She smiled; the scene of simple domesticity was so familiar. “Nice kid, so what happened to Ginny?”
“Well that’s a long story,” he said, looking away for a moment. “But enough about me, tell me what it’s like bringing up two teens.”
A real full hearted laugh left her body, “well it’s never dull, I have to say that.” She thought for a moment trying to bring up safe topics that wouldn’t have Harry running one hundred mile an hour in the opposite direction.
For the next half an hour she regaled him with stories of the highs and lows of raising two young girls in a modern society like California.
“So, she said when they both seemed totally relaxed. “What’s an English investigative journalist doing in a small town like Sunnydale?”
She smiled as his eyes filled with excitement, “There is so much mystery surrounding this small town that it’s a journalist’s dream come true. There are more unexplained deaths per capita here than in any other town in the whole of the United Stated.”
“And that’s something to get excited about?” she scoffed, “remember single mom bringing up two teenage daughters here.”
“Sorry,” he replied, trying to look contrite. “But there are so many other things that just go unexplained, or explained by totally implausible excuses. There are more deaths by animal attack here per year than there are in the whole of Africa.
A pack wild dogs ate the high school principle, in his office during a school day and nobody batted an eyelid. The high school is closed because it is infested by a swarm of bees, snakes, and frogs, nobody says a word. The same high school is blown up during the graduation ceremony, killing twelve students, another principle and the mayor, it’s blamed on a gas leak, and nobody questions it.”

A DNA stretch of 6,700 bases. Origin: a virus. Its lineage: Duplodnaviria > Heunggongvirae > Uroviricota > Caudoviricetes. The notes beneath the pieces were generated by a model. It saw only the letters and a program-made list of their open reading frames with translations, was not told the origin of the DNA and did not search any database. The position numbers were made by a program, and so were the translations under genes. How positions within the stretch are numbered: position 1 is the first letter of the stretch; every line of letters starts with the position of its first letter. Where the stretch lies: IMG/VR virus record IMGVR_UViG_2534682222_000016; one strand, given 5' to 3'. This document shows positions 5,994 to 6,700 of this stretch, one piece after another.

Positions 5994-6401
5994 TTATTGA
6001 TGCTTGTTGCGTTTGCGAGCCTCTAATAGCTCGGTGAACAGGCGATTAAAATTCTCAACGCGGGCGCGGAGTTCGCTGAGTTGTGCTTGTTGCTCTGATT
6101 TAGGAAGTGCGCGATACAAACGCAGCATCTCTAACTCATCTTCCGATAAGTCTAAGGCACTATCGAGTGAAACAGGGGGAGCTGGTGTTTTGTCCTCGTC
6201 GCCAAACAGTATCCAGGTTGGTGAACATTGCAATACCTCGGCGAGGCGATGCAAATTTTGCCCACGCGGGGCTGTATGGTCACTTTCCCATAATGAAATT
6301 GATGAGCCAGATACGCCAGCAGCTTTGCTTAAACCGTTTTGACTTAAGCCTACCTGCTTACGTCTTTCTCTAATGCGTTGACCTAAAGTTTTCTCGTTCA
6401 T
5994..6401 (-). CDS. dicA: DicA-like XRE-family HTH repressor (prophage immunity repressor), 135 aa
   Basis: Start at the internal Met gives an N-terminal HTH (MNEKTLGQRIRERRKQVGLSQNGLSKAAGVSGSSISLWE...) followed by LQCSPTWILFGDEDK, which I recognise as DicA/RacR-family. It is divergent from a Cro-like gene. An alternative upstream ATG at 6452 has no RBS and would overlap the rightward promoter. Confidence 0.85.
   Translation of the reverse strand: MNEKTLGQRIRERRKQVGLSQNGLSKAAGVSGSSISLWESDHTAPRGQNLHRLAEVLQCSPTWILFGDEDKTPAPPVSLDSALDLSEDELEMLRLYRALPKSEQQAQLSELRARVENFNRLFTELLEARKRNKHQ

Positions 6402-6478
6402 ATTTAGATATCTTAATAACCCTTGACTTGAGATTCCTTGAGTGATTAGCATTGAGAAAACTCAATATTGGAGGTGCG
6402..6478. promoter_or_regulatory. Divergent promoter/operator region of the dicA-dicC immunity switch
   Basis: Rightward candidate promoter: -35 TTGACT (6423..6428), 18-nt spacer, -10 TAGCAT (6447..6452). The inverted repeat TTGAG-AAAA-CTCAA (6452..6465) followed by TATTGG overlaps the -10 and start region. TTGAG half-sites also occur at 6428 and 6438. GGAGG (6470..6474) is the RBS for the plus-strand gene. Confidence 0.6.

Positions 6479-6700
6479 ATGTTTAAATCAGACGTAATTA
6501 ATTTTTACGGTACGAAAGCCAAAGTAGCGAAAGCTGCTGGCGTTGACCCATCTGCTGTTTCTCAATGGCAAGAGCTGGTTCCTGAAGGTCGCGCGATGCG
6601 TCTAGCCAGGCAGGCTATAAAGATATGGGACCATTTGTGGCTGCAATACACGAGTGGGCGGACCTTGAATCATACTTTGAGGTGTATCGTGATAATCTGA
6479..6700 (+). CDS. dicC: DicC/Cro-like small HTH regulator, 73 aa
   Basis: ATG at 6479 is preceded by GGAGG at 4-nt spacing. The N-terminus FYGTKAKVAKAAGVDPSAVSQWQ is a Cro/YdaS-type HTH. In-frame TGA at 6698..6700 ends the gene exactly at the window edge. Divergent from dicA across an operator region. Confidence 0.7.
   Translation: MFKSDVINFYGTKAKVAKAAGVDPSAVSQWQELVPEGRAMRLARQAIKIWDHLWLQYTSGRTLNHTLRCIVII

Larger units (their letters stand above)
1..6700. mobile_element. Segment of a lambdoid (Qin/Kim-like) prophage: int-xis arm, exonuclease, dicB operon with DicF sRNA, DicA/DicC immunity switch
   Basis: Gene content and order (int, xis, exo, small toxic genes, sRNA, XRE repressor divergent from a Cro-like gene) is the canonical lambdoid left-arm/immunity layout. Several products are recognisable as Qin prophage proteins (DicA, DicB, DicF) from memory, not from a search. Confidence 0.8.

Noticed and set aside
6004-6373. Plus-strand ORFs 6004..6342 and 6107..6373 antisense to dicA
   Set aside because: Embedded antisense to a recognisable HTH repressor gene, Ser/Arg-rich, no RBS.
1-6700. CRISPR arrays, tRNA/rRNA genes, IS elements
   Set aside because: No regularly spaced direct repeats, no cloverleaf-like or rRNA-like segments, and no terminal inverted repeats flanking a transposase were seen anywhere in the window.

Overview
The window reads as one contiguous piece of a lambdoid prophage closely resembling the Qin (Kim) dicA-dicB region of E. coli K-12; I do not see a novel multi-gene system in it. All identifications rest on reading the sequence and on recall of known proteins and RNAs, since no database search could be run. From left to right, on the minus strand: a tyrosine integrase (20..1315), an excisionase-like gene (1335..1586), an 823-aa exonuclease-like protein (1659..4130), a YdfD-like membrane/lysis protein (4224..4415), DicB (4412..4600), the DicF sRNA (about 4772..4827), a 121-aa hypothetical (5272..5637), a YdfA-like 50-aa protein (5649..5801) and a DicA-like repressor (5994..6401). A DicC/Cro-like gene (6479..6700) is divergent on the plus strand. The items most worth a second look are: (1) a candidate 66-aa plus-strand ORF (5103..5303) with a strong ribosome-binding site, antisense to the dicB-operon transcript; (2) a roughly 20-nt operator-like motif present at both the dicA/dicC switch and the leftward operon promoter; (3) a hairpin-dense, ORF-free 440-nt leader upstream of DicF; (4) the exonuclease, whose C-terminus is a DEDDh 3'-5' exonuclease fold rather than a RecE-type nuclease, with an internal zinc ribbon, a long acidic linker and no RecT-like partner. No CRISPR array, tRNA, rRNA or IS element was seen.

“Why would anybody question it, gas leaks happen all the time?” laughed Joyce, her heart pumping ten to the dozen. He was getting way too close to her daughter’s territory.
“If it was an isolated incident then there wouldn’t be a reason to question the validity of a gas leak, but there have been too many coincidences for it to be that simple.” His face once again was full of excitement. “My biggest question is why has nobody else asked these questions?”
She frowned, damn the hellmouth, why oh why could she not meet someone that was just a normal Joe Schmoe, somebody that was not evil, not psychotic, and definitely not gunning for her daughter?
“So what do you think, there’s some kinda conspiracy theory keeping the truth from us?” she asked, trying to keep her voice neutral. “So what do we have, aliens running around cutting up bodies, blowing up the school and eating the principle?”
He laughed at that, genuinely laughed, “I don’t know what’s behind it but I’m gonna find out.”
He was lying, she could tell. You don’t spend this much time trying to keep two teenagers is check, or trying to keep tabs on a cheating husband without spotting a lie five miles off. The problem she had was knowing why he was lying, and how much he actually knew.